Healthy Living

Water Kefir vs. Kombucha: Which Is Better?

Water kefir and kombucha are both produced from the fermentation of symbiotic culture of bacteria and yeast (SCOBY) with sugary liquids. Both health drinks promote good gut health. The difference lies in the fact that kombucha is the result of fermenting sweetened tea as the main ingredient, while water kefir is the fermentation of kefir grains in a sugary liquid, juice or coconut water for 24 to 48 hours. 

In terms of the taste, kombucha has an effervescent and pungent taste like apple cider vinegar with fizz. However, kefir has a subtle taste, which is less sour and sweet. Compared to unhealthy drinks available in the market, the mentioned products are on the healthier side. But which is better? Here are some reasons to choose kefir over kombucha. 

Zero Alcohol in Kefir

Kombucha contains less than 0.5 percent of alcohol in nationally distributed products, but it can still put off people who take great pains to remain a 100 percent sober. On the other hand, water kefir is 100 percent alcohol-free and is a boon to recovering alcoholics. 

Kefir Is a Good Probiotic Supplement

Kefir contains more lactic acid bacteria when made from milk, which not only helps in easier fermentation, but also serves as a probiotic. Kombucha also helps maintain gut health. However, its capacity is limited to that of a digestive aid.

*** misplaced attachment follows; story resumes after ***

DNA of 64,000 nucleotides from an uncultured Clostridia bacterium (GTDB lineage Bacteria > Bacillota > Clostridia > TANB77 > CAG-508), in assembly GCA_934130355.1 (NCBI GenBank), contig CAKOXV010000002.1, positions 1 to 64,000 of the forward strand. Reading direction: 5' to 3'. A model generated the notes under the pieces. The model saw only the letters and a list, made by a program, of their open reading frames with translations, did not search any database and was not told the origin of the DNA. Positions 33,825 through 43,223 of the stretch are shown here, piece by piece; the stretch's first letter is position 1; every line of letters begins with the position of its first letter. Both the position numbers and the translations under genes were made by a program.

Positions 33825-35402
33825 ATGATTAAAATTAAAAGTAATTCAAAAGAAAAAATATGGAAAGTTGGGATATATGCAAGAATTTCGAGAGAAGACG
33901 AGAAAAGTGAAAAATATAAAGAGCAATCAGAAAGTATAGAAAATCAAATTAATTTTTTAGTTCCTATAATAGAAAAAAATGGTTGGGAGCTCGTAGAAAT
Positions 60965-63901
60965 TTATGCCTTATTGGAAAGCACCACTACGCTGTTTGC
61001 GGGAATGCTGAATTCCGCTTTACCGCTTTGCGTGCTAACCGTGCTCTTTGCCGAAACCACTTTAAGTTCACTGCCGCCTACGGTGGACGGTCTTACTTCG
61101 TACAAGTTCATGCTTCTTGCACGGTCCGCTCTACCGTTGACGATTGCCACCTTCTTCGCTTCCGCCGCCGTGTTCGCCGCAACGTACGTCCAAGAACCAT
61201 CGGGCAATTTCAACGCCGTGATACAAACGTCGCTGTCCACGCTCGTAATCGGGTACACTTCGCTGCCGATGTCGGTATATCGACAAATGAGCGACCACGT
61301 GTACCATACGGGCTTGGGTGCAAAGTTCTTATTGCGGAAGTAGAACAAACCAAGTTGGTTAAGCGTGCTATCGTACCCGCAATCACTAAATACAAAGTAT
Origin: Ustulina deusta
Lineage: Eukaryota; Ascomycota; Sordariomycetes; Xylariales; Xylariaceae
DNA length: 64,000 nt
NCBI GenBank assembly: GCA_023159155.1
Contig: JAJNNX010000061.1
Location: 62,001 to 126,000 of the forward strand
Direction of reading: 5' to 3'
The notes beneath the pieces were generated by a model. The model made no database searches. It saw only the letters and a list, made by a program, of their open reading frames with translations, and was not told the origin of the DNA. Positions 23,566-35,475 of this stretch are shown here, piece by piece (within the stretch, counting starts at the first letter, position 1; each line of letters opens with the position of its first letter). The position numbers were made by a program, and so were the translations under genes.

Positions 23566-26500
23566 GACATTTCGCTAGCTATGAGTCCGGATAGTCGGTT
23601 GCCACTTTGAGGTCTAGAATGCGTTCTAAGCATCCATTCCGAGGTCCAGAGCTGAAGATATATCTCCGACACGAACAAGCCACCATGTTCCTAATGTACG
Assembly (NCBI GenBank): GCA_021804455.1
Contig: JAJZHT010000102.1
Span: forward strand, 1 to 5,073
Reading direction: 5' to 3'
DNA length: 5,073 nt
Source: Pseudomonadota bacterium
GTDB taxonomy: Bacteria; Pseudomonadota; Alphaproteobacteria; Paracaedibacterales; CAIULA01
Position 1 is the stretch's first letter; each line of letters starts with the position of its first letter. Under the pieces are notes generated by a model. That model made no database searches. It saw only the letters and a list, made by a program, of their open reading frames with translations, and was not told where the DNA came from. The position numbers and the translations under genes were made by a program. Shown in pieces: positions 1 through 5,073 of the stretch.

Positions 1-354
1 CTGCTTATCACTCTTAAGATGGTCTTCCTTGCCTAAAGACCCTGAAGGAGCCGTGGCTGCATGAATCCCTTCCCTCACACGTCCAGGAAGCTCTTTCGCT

Kefir Has Less Sugar Than Kombucha

Several manufacturing companies are increasingly adding more sugar and artificial sweeteners to kombucha. Even ready-made water kefir has added sugar, hence the only way to be sure is to make water kefir at home with a few ingredients and less sugar. To be on safe side, dietitians advise sticking to four to six grams of sugar per cup. 

Milk Kefir Contains Calcium

Since kombucha is made from tea, it contains caffeine, which is not present in kefir, therefore making it more healthy. In fact, kefir fermented with milk contains a healthy amount of calcium. However, kefir contains less lactose than milk since the milk sugars are condensed into smaller particles during fermentation. Hence, kefir is not harmful to people with lactose intolerance. 

Kefir A general view of kefir at Mercedes-Benz Fashion Week Fall 2011 at Lincoln Center on February 13, 2011 in New York City. Kefir is among the ingredients in a probiotics diet that improves digestive health. Andrew H. Walker/Getty Images for IMG/Getty Images